There’s been some debate here at TSZ recently about probability and the interpretation of probability.
I took some flak (my personal subjective opinion) for attempting to distinguish between calculating probabilities and estimating probabilities.
Yet in recent reading I came across this bit of text:
How do you determine the probability that a given event will occur? There are two ways: You can calculate it theoretically, or you can estimate it experimentally by performing a large number of trials.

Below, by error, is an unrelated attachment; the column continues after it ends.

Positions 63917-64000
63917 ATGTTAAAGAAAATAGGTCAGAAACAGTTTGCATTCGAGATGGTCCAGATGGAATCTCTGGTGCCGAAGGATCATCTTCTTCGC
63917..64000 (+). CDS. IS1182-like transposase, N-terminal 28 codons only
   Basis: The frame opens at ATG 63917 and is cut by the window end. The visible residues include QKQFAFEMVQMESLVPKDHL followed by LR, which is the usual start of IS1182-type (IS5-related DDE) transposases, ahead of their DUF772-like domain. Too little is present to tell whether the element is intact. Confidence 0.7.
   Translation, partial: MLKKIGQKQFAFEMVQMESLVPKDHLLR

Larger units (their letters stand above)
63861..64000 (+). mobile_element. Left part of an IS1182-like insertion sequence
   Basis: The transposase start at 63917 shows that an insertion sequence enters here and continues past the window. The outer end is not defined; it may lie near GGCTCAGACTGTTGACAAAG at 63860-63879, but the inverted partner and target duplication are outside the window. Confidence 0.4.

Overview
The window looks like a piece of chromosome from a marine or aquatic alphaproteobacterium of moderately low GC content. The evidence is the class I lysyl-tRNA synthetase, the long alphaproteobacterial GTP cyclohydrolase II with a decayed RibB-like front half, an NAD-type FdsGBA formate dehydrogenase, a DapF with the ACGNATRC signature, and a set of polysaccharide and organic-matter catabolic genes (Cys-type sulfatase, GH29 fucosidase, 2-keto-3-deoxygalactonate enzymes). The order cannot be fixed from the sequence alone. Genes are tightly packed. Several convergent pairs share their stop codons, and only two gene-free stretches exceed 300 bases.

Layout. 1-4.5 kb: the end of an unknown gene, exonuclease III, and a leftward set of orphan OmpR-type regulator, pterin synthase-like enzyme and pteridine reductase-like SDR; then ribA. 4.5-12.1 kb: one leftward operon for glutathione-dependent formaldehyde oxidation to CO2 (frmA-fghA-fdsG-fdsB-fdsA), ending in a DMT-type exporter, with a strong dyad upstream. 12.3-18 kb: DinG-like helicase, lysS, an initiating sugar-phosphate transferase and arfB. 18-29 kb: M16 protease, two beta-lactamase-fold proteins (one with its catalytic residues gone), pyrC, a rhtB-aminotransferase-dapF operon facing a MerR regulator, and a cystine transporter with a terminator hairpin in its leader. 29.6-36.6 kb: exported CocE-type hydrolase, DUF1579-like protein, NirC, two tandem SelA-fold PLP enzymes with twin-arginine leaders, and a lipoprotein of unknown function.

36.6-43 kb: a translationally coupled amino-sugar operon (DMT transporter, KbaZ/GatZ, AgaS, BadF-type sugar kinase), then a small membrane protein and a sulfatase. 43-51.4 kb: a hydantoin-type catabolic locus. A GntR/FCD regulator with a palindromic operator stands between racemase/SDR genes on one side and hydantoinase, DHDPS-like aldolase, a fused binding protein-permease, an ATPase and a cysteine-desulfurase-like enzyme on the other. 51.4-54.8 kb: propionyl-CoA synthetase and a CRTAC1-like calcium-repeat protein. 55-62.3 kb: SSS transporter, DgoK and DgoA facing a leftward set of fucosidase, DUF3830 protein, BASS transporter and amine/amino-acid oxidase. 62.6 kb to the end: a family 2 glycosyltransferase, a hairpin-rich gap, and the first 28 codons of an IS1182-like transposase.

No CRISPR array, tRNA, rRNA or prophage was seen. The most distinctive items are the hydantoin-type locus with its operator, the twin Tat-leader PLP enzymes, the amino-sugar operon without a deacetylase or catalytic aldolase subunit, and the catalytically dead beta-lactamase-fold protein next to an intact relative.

– Probability: For the Enthusiastic Beginning. p. 335
Are there there ways to determine the probability that an event will occur that do not fall under wither of the two stated above, and if so, do any of those alternative ways to determine the probability that an event will occur involve neither calculating nor estimating the probability?
Bonus award if you can explain “epistemic probability” why it is 1) frequentist, or 2) not frequentist. My own reading puts it in the latter.